Biographer Ann Charters reports that Kerouac began to write Old Angel Midnight on May 28, 1956, after a night of drinking with two companions, Bob Donlin and Al Sublette, to whom he had boasted that he was William Shakespeare reincarnated. To make good on his boast, he set about producing a jazzy, rambling, pun-loaded prose that was inflected by what he thought of as Shakespearean tone. Kerouac initially wrote in a cottage in Mill Valley on the slopes of Mount Tamalpais on the California coast, where he had been staying with gary snyder. When Snyder sailed for Japan on May 15, Kerouac remained in the cottage for another month before departing for a fire lookout job in the Cascade Range. michael mcclure, who spent time with Kerouac during his time at the cottage, recalls that Kerouac read to him some portions of Old Angel Midnight and told him that it was a long, spontaneous project that he hoped to work on for years. McClure states, “Old Angel Midnight is a pirate’s treasure chest. I can sit for a long time running the fingers of my mind through the shining doubloons and emeralds and pull out a crusty necklace of pearls and precious stones draped with sea moss.” The writing became an ongoing project that provided Kerouac with release for his creative energies and also helped him maintain his spontaneous prose style during the times when he was not writing books actively. Kerouac’s working title for the project was Lucien Midnight, for by 1956 Kerouac had determined to write books about his friends, and the speaker’s voice is influenced in part by Lucien Carr. In various other writings, Kerouac had captured Carr’s intonation as part menacing snarl, part insinuation, part playful bully. The language also features toss-off Shakespearean mimicry, such as “ending up nowhere & ne’er e’en born.” The prose also is flavored by Buddhist terms and concepts throughout, from “Visions of the Tathagata’s Seat of Purity & Womb” to madeup phrases that vaguely echo Hindu terms, such as paryoumemga sikarem nora sarkadium. Clearly, however, the biggest influence in the language comes from James Joyce, whom Kerouac greatly admired. Biographer Gerald Nicosia wrote that “in its ambitious scope as well as verbal ingenuity, Old Angel Midnight may indeed be the closest thing to Finnegans Wake in American literature.” Old Angel Midnight is divided into 67 sections. Although the sections vary in length, they average roughly one section per published page. The first section begins “Friday afternoon in the universe” and announces the rationale, such as it is, for the writing. The speaker sets out to tell a “vast” tale that includes everything in the universe as witnessed through his window. Initially, the speaker focuses on the sounds that roll in as one word leads to the next in terms of sound rather than semantics: “pones tics perts parts pans pools palls pails parturiences and petty Thieveries.” The first section ends with a reference to Carr, personified as “old Sound,” who comes home after work to “drink his beer & tweak his children’s eyes—.” The second section intensifies the speaker’s reliance on sound, “the sonora de madrigal,” by introducing onomatopeia: bardoush and flaki; the latter may represent the sound of a chain saw stalling in the log, but one may also experience the word simply for its sound. Kerouac repeatedly sets up the reader to anticipate actual meaning, only to undercut the reader’s expectation. For example, “—God why did you make the world? Answer:—Because I gwt pokla renamash ta va in ming the atss are you forever with it?” The reply may represent a riddle that implies that God will not answer the question, at least not in a way that average people understand. The reply may also be interpreted in various ways, depending on how one “translates” the language. Is gwt merely a mistyping of get (e and w are adjacent on the keypad) that set the writer off in a new direction? Ought one rearrange various letters to find new words such as renaming and ass? James Joyce’s readers have been rewarded by dissecting Finnegans Wake to identify various languages that work together with puns and neologisms to reveal the ordered whole of the novel. Kerouac’s work is not unified in that way. Instead, he is telling his reader, among other things, to move along with the sounds of words as one might with the sounds of the evening, to experience it without trying to make sense of the story.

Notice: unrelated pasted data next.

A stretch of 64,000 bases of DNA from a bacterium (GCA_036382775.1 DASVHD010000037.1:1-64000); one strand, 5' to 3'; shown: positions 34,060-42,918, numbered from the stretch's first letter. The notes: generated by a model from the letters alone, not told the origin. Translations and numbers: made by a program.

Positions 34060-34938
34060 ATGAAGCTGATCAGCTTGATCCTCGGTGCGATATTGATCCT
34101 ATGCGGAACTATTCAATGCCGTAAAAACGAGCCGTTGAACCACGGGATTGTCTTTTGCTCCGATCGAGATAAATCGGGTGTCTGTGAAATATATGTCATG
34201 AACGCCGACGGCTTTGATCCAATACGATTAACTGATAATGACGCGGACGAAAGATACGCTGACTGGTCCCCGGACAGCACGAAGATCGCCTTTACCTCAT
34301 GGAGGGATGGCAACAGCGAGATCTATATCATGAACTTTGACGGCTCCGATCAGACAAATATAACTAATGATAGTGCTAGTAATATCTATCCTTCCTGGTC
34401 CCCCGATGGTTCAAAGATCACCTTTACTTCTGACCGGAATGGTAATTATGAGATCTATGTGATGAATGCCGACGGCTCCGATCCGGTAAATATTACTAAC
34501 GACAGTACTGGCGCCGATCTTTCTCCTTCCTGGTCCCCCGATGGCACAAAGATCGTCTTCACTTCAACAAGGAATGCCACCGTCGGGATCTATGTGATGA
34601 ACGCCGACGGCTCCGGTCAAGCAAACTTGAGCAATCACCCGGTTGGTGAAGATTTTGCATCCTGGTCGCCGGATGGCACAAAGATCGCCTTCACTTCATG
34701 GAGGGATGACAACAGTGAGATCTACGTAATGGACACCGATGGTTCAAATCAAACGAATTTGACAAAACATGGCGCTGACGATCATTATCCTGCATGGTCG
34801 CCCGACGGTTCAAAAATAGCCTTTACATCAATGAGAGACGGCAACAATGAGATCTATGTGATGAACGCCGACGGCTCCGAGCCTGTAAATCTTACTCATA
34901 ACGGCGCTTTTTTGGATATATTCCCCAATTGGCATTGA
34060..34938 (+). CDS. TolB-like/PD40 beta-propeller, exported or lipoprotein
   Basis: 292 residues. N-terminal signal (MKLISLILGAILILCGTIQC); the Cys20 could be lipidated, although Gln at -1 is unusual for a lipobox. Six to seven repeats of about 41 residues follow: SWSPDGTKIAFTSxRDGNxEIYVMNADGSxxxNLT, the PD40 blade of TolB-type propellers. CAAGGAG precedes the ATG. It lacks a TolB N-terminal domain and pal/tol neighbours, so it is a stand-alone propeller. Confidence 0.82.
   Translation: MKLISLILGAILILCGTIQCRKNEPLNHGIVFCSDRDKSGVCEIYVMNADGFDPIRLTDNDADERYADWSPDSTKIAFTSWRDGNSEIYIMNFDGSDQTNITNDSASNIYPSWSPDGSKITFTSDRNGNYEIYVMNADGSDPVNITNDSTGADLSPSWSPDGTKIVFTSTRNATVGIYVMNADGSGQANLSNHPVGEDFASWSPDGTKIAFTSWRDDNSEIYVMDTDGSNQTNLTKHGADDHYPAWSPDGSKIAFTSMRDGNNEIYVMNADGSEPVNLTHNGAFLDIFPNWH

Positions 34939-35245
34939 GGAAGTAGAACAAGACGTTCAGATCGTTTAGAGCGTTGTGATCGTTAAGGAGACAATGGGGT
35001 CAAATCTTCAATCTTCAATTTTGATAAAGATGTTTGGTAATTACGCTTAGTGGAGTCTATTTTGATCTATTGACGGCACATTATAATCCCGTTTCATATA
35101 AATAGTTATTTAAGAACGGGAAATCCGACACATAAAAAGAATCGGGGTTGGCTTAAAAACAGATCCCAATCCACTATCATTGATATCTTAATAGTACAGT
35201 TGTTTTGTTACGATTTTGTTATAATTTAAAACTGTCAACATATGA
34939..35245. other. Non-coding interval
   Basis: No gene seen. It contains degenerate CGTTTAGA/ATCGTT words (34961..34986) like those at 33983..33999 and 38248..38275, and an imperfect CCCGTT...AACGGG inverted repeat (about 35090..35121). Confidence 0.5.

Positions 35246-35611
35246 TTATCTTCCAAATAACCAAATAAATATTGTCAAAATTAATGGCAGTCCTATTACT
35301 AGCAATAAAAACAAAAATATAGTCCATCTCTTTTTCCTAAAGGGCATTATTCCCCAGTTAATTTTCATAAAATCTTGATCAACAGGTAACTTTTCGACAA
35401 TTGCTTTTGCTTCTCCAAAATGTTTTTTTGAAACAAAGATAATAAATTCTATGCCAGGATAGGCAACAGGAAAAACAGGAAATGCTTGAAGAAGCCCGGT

Sections 1 through 49 were published as “Old Angel Midnight” in Big Table I (Spring 1959), edited by Irving Rosenthal. Kerouac not only gave the magazine its title but was indirectly responsible for its creation. Rosenthal edited the Chicago Review, published under the auspices of the University of Chicago. The Winter 1958 issue would have featured Kerouac’s “Old Angel Midnight,” along with 10 episodes of William S. Burroughs’s naked luncH, had it not been suppressed by the university’s administration. According to Rosenthal, the administrators refused to allow the publication of “four-letter words,” and when negotiations broke down, Rosenthal and six of seven staff members quit. Rosenthal went on to found Big Table and published the suppressed works in its first issue. Kerouac hoped that the publication of “Old Angel Midnight,” along with the concurrent publication of selections from what would become visions of cody, would convince literary critics of his artistic merit. The recent publication of The dHarma Bums had given some critics the impression that Kerouac was merely cashing in on the success of on tHe road and not producing serious artistic literature. In spring 1959, lawrence ferlinghetti was interested in publishing “Old Angel Midnight” in book form, and Kerouac told him that he had 5,000 new words to add, making the new publication distinct from the Big Table publication. Kerouac assessed his ongoing project for Ginsberg: “I feel silly writing Old Angel tho because it is an awful raving madness, could make me go mad, I’m ashamed of it, but must admit it reads great, I wish other writers wd [sic] join me I feel lonely in my silliness writing like this is space prose for the future and people of the present time will only laugh at me, o well let em laugh.” Kerouac even rendered an ink-and-pastel drawing for the cover. Copyright complications doomed the City Lights publication, though, as Rosenthal insisted that Big Table owned the rights to the work. Evergreen Review later published “Old Angel Midnight Part Two” (sections 50 through 67) in the August/September 1964 issue. Old Angel Midnight held high value for its creator. Kerouac sometimes regretted his experimentation with language because he believed that his experimental style took a toll on his popular acceptance as a writer. However, after an experience with Mescaline in October 1959, Kerouac found confirmation of his artistic instincts. Recounting the profundity of the experience, he wrote to allen ginsberg, “Most miraculous of all was the sensational revelation that I’ve been on the right track with spontaneous never-touch-up poetry of immediate report, and Old Angel Midnight most especially, opening out a new world connection in literature with the endless spaces of Shakti Maya illusion.”
 Bibliography
■ Kerouac, Jack. Selected Letters, 1957-1969. Edited by Ann Charters. New York: Viking, 1999.
■ McClure, Michael. “Jack’s Old Angel Midnight.” Old Angel Midnight, by Jack Kerouac. San Francisco: Grey Fox Press, 1993, xiii–xxi.
■ Nicosia, Gerald. Memory Babe: A Critical Biography of Jack Kerouac. New York: Grove Press, 1983.
   Matt Theado

Encyclopedia of Beat Literature. . 2014.